Ali coming home as 'citizen' of world
LOUISVILLE, Ky. (AP):
Muhammad Ali crafted the plan for his final tribute years ago, long before he died. On Friday, his family will honour him, just like he planned, with a global celebration in his hometown.
A procession will carry his body down an avenue in Louisville that bears his name, through his boyhood neighbourhood and down Broadway, the scene of the parade that honoured the brash young man - then known as Cassius Clay - for his gold medal at the 1960 Olympics.
A day after Ali died at age 74 from complications of Parkinson's disease, a family spokesman outlined plans for Ali's funeral as people from Manila to Louisville to his adopted home of Arizona mourned the boxing great's passing.
The family "certainly believes that Muhammad was a citizen of the world ... and they know that the world grieves with him", spokesman Bob Gunnell said at a news conference in Scottsdale, not far from Ali's home in his final years.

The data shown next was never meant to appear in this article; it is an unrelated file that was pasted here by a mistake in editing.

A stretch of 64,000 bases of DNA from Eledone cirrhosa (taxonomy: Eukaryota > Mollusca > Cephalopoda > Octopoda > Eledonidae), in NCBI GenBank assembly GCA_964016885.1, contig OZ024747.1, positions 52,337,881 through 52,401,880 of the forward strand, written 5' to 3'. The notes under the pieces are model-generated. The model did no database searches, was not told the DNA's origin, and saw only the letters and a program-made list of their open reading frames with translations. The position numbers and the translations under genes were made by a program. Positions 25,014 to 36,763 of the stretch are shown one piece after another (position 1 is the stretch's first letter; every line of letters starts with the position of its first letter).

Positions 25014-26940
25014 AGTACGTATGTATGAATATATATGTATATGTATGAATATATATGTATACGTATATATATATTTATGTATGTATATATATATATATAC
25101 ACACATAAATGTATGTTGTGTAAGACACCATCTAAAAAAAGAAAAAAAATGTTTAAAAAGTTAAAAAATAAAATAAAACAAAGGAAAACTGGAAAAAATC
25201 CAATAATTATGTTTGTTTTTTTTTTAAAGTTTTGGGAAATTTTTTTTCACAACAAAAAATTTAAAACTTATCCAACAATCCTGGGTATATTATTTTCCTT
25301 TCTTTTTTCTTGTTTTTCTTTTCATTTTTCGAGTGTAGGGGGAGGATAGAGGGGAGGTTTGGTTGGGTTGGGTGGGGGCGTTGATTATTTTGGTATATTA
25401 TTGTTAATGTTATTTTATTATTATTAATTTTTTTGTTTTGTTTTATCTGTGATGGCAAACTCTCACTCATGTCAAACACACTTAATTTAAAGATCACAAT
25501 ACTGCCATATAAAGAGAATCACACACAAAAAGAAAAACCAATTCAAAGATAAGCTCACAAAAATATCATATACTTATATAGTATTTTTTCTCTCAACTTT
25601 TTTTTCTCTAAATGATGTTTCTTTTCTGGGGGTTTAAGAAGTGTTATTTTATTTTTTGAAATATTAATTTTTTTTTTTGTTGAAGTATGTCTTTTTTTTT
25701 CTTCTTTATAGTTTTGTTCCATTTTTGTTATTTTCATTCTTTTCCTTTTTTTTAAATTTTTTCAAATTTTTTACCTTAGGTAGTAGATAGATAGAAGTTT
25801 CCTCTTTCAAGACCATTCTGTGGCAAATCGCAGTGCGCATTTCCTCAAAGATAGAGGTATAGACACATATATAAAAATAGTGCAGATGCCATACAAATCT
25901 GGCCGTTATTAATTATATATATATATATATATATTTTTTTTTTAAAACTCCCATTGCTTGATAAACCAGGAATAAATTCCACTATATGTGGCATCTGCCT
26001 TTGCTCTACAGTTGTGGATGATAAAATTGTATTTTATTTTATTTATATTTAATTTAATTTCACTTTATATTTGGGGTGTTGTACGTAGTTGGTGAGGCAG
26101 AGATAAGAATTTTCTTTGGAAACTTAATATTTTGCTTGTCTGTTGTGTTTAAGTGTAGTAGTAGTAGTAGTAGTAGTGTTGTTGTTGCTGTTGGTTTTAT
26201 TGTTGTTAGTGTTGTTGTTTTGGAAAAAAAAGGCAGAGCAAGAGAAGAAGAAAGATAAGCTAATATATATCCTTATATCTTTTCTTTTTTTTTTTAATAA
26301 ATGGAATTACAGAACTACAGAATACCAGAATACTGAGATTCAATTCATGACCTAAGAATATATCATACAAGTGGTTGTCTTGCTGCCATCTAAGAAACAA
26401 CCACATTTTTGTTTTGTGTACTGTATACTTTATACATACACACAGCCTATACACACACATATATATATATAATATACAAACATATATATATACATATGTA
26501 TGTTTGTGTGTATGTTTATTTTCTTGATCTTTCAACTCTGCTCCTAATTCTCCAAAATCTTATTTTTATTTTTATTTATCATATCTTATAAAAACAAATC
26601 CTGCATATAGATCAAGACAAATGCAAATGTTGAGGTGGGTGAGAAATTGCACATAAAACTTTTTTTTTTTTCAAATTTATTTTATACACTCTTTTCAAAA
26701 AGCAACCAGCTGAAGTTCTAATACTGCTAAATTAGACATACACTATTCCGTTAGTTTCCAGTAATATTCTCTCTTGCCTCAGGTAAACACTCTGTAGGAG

Family members will accompany Ali's remains to Louisville within the next two days. A private funeral will be held on Thursday.
After the Friday procession, a memorial service, which is open to the public, will be held. Eulogists will include former President Bill Clinton, comedian Billy Crystal - who has done a masterful impression of Ali and sports television host Bryant Gumbel.
The ceremony will be led by an imam in the Muslim tradition, but includes representatives of other faiths. Utah Senator Orrin Hatch will represent the Mormons.
"Muhammad Ali was clearly the people's champion," Gunnell said, "and the celebration will reflect his devotion to people of all races, religions and backgrounds."